Friday, 2 June 2017

First Year, Over and Out!

Well.. it's been a while! Since I last wrote so much has happened, mainly that I have finished my first year at university- woohoo! Things have been really busy in the last few months and something had to give, so unfortunately this blog fell by the wayside. I'm hoping to revive it in the coming weeks and months while i'm back at home, but in the meantime, here are a few things I've learnt during my first year!

1. Stay true to the things you enjoy

Coming to uni and not knowing anyone can seem a daunting task, and there can be a lot of pressure to fit in with everyone else and it can be all too easy to miss out on the things you really want to do because of this. However, it's so important to make sure you still go to events and join societies that you are genuinely interested in even if you don't know anyone- people tend to take part in the things they enjoy the most, and so you're most likely to meet similar people if you do the same.

2. You won't always have the time of your life

When I used to tell people that I was planning to go to university, they tended to reply with an anecdote of their time at uni, finishing with a statement along the lines of  'University is the best time of your life!', and I totally believed them. What people don't often explain is that yes, some of uni is having a great time, meeting new friends, dancing the night away and finally getting to focus on a subject that you're actually interested in, but a lot of it isn't. For a start, you're moving away from home for the first time which can be difficult in itself, but coupled with not knowing anyone like you know your friends from home, having to adjust to looking after yourself and having to get used to becoming more self motivated in terms of studying (and also having to reference EVERYTHING), uni can become a time riddled with loneliness, homesickness and stress. The thing to remember is that at some point almost everyone feels like this so you're most definitely not alone. Try not to compare your life to the lives of people posting on Instagram- they may look like they're having a much better time than you, but then again the chances of them posting a picture of themselves having a mental breakdown about their latest piece of coursework over their great night out are fairly low. 

3. Don't worry if you don't LOVE your subject

There are a lot of people at university who seem to completely dedicate themselves to the subject they're studying. For me, seeing people like that, who are reading the books for 3 or 4 weeks in advance outside the lecture theatres made me really question if I was doing the right subject. I love reading and English in general, but I wasn't dedicating my life to it in the way that I saw other people were. It's important to remember that it's impossible to enjoy every single part of what you're studying, especially in the first year when you're covering things more generally, so don't stress if you really hate a particular module. Remember the things you've studied that you have enjoyed and see the ones you don't like as much as a process of elimination- you're finding out how you want to specialise in later years.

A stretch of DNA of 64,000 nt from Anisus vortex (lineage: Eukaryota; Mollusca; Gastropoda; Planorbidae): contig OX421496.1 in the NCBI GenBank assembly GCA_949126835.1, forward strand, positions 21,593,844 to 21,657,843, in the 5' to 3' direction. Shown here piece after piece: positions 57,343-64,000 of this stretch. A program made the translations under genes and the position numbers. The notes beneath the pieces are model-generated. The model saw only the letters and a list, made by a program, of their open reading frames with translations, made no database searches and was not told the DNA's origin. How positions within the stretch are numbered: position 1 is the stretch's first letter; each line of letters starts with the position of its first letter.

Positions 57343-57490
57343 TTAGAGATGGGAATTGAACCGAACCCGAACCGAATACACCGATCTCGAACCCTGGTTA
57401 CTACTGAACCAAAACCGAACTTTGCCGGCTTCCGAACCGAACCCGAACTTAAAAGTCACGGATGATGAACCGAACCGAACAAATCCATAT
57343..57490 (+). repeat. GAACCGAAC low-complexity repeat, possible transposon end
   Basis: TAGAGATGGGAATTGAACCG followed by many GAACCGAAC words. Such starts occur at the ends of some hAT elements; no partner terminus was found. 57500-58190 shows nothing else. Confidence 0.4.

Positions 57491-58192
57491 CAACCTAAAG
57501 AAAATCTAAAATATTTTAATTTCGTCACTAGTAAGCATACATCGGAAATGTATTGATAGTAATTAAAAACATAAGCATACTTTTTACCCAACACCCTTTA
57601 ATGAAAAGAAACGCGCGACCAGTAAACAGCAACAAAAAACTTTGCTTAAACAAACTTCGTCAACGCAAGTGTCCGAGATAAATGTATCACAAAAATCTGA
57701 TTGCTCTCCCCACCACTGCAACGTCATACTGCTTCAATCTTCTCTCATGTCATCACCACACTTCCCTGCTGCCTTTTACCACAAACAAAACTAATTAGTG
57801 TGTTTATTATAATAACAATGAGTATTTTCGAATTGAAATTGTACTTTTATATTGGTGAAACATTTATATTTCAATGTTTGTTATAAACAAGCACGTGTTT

4. Don't go home! 

Well, obviously you have to go home at some point, but try not to overdo it. One good thing about living 500 miles away from home it that I can't easily travel back. I know that if I'd gone to a uni an hour away I'd be home every weekend just because I could. Don't let distance stop you from going somewhere to study a course you're really interested , or to live somewhere new and exciting. The first few weeks will be hard and you will get homesick, but it definitely gets easier with time. Remember, your family is only a phone call away! 

5. Finally, the more you put in, the more you get out

This is one that I've only realised after finishing, and is probably my biggest first year regret. Take every opportunity to immerse yourself in university life, whether this is by joining societies, making new friends or visiting new places. I really wish I'd joined another society or two, especially a sports one, both to meet new people and to make sure I was actually leaving the flat. Obviously, if you really don't feel like doing something, don't do it but make sure you can tell the difference between that and simply not being bothered. Uni is a great chance to try new things, and make sure you take advantage of it! 

On a trip to Shetland!

It's been good reflecting on first year, and I hope you find some of these things helpful! I'm looking forward to starting second year in September, but for the moment I'm enjoying the sunshine and not having to do any revision! I hope you're having a good summer :) 

E x


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